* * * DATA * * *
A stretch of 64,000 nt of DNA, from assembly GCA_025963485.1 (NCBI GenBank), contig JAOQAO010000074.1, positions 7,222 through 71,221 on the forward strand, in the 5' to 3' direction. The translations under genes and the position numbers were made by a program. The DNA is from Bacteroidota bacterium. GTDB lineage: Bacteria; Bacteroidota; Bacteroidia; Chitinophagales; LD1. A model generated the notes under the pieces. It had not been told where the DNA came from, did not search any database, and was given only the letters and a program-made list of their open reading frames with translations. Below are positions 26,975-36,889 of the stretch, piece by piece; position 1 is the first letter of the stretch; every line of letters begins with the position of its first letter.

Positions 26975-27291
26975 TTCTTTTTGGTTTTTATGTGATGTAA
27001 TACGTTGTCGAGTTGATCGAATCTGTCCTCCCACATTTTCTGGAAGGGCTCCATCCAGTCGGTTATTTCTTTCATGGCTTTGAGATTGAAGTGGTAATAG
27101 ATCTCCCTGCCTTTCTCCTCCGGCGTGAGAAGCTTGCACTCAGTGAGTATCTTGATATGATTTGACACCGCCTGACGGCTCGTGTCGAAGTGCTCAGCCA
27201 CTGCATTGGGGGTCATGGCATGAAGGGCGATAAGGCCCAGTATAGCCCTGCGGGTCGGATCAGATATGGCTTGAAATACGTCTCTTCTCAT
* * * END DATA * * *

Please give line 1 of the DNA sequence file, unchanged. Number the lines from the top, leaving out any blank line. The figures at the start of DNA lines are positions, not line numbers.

A stretch of 64,000 nt of DNA, from assembly GCA_025963485.1 (NCBI GenBank), contig JAOQAO010000074.1, positions 7,222 through 71,221 on the forward strand, in the 5' to 3' direction. The translations under genes and the position numbers were made by a program. The DNA is from Bacteroidota bacterium. GTDB lineage: Bacteria; Bacteroidota; Bacteroidia; Chitinophagales; LD1. A model generated the notes under the pieces. It had not been told where the DNA came from, did not search any database, and was given only the letters and a program-made list of their open reading frames with translations. Below are positions 26,975-36,889 of the stretch, piece by piece; position 1 is the first letter of the stretch; every line of letters begins with the position of its first letter.